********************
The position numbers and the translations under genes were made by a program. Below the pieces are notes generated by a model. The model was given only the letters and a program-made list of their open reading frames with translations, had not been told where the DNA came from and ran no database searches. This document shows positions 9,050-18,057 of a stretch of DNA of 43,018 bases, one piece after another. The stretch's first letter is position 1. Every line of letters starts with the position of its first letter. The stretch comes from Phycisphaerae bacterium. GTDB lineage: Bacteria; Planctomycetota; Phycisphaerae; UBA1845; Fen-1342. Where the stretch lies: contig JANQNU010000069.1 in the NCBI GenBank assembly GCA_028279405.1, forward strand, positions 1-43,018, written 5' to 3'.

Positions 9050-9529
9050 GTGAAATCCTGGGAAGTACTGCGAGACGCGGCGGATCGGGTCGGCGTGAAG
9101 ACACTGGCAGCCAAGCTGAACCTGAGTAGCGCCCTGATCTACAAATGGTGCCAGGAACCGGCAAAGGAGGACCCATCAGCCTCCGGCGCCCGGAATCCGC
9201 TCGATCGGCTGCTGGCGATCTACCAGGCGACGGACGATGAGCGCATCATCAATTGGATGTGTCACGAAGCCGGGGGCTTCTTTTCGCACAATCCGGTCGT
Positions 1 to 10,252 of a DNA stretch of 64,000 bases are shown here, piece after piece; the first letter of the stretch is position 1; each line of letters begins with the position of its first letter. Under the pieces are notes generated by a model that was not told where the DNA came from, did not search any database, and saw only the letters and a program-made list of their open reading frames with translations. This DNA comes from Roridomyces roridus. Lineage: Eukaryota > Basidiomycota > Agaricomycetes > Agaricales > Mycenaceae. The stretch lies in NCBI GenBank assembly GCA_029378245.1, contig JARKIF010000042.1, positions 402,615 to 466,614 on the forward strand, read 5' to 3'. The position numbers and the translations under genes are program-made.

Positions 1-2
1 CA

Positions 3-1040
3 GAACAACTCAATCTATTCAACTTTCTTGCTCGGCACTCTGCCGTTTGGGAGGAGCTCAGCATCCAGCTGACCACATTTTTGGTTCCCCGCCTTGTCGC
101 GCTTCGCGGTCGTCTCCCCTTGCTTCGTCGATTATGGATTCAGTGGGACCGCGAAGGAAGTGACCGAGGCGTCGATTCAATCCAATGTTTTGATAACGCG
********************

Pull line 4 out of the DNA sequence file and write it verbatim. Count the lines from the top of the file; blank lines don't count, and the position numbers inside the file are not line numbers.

9101 ACACTGGCAGCCAAGCTGAACCTGAGTAGCGCCCTGATCTACAAATGGTGCCAGGAACCGGCAAAGGAGGACCCATCAGCCTCCGGCGCCCGGAATCCGC